- What does a bank do? The basic functions are intermediation and payment services. Any other services like advisory etc are icing on the cake.
- What do investment banks invest in? They do not themselves invest(atleast thats not an essential attribute) but act as an intermediary between issuers and investors, for which they can often get fees/commission from both
- Why do banks eventually become conglomerates offering A-Z financial services? Though banks claim that this allows them to service the customer better/have all services under one roof, the real reason in my view is the benefit of cross selling, economies of scale and the wider scope for knowledge management. For example, a commercial bank may have an excellent knowledge base on some industries, which can be leveraged into good research reports for the investment banking/broking arm. Or the same online banking platform can be used as single sign on login to give the customer access to other services, without incremental customer acquisition cost. And more the products per customer, the higher should be the customer retention rate.
- Explain the CAMELs model to evaluate a bank's performance: This model is implicitly used without acknowledging in many banking analyst research reports, but I notice that they often miss out on the liquidity and asset quality aspects, which came back to haunt the sector in the later part of 2011, with power sector NPAs, defaults in farm loans/student loans, more CDRs etc, all culminating in the downgrading of some banks by the credit rating agencies. Anyways, CAMEL is
- Capital Adequacy;-This is a measure of financial strength, in particular its ability to cushion operational and abnormal losses. It is calculated based on the asset structure of the bank, and the risk weights that have been assigned by the regulater for each asset class. Post the subprime crisis, I think we should give bonus for "Too Big to Fail"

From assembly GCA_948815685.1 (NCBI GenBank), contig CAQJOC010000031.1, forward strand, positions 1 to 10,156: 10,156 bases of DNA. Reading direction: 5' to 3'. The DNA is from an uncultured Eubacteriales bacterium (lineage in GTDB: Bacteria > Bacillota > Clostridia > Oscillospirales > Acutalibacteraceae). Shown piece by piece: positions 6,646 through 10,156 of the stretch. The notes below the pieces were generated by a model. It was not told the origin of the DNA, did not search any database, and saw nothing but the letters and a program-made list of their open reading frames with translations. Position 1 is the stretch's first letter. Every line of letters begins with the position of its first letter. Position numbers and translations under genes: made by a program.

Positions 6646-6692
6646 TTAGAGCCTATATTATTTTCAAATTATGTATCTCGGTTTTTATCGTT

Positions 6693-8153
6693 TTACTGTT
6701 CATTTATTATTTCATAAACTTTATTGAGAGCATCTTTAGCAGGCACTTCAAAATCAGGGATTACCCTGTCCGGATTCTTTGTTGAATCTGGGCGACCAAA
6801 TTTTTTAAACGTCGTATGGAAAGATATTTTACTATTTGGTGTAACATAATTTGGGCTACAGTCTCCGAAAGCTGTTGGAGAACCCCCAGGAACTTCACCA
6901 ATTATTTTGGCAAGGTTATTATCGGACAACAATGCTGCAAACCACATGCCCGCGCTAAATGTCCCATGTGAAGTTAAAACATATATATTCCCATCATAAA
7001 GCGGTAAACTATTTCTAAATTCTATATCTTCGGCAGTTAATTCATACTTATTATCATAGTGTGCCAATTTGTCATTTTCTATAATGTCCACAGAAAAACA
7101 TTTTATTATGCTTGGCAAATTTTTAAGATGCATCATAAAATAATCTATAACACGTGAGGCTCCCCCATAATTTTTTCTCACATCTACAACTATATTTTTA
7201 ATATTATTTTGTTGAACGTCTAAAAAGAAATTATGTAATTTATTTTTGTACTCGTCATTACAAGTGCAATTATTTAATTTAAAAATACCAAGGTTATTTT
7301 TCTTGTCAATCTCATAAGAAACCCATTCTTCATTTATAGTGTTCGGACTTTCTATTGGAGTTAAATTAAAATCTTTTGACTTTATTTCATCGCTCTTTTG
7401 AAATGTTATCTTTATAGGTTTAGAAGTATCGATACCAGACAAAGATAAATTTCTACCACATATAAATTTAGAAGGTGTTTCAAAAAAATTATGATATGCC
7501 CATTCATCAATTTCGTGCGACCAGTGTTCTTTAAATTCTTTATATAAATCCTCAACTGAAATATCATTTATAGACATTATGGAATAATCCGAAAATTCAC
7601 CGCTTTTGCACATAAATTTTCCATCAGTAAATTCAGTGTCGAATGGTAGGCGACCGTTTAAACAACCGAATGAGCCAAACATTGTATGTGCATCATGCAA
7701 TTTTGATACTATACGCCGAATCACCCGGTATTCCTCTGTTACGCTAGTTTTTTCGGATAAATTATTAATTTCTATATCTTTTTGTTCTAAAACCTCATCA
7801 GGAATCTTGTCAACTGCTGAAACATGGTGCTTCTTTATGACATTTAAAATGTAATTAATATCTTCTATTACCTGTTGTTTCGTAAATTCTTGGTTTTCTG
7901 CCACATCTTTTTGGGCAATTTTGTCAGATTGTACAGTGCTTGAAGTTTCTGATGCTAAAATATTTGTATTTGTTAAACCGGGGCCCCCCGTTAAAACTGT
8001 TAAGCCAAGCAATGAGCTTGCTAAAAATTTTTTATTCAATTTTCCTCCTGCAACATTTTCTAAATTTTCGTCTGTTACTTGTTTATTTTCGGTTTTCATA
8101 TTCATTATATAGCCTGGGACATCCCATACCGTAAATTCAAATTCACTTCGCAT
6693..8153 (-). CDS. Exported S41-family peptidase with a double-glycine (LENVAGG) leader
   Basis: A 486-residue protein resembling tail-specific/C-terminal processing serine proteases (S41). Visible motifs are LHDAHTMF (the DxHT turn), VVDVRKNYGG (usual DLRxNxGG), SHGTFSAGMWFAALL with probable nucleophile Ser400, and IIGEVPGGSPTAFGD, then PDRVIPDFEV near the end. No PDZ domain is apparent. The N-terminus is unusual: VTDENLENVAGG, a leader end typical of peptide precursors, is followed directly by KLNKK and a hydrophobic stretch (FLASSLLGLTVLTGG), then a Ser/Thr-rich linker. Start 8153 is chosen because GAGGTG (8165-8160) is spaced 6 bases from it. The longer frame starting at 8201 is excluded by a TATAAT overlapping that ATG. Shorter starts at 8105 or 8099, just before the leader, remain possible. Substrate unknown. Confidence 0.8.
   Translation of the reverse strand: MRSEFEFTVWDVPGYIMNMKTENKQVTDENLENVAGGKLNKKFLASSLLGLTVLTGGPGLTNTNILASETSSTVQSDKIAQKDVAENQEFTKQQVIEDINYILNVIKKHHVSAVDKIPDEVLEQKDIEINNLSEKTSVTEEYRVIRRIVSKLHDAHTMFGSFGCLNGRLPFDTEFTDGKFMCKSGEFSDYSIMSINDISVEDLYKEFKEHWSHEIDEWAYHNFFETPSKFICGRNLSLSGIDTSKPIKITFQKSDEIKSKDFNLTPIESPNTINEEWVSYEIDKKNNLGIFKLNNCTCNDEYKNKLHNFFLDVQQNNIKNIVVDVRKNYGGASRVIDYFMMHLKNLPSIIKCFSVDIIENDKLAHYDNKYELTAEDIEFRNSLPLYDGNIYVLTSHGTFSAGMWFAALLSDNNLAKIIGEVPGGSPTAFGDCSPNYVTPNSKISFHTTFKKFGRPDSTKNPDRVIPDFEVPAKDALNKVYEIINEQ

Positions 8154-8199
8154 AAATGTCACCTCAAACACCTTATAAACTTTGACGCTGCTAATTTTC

- Asset Quality:-This depends on factors such as concentration of loans in the portfolio, related party exposure and provisions made for loan loss
- Management:-Management of the bank obviously influences the other parameters. Operating cost per unit of money lent and earnings per employee are parameters used. In Indian context, I think implicit government guarantee for PSU banks, is a +ve here.
- Earnings:-This can be measured through ratios like ROA, ROE, NIM
- Liquidity:- In order to meet obligations as they come, the bank needs an effective asset-liability management system that balances gaps in the maturity profile of assets and liabilities. However, if the bank provides too much liquidity, then it will suffer in terms of
profitability. This can be measured by the Loans to Deposit ratio, separately for short term, medium term and long term.
- What does financial inclusion imply for bank business models? It means that if the banks want to open more branches in metros/cities, they better focus on the unbanked. This is over and above their 30% lending requirement to priority sector
- Basel III/Volcker rules:-A classic example of bolting the stable after the horse has escaped. It makes banks hold more capital, measure risk more conservatively, cap their pay and a whole host of measures to ensure banks bear some of the costs they impose on others. This debate is clouded with acronyms and technicalities, but that is the essence of it. To avoid regulatory arbitrage, major financial centres should implement these measures consistently, and that is what holds up the implementation of these rules.
- What differentiates NBFCs from banks? They do not have access to cheap bank deposits from the public (in the form of savings account, current account etc.although they can accept fixed deposits. Their cost of funds being higher than banks, their lending is costlier.
- Why do people borrow from NBFCs at costlier interest rates? Because they are unable to mobilise funds from banks, or to fund their requirements beyond what banks would give. NBFCs are particularly active in consumer finance and personal finance, as they are flexible, have laxer credit standards, and often give higher loan to value ratio on secured asset financing(cars etc).
- What are scheduled banks? Banks which meet specific criteria are included in the second schedule of the RBI Act, 1934. These are called scheduled banks. They may be commercial banks or co-operative banks. Scheduled banks are considered to be safer, and are entitled to special facilities like re-finance from RBI. Inclusion in the schedule also comes with its responsibilities of reporting to RBI and maintaining a percentage of its demand and time liabilities as Cash Reserve Ratio (CRR) with RBI.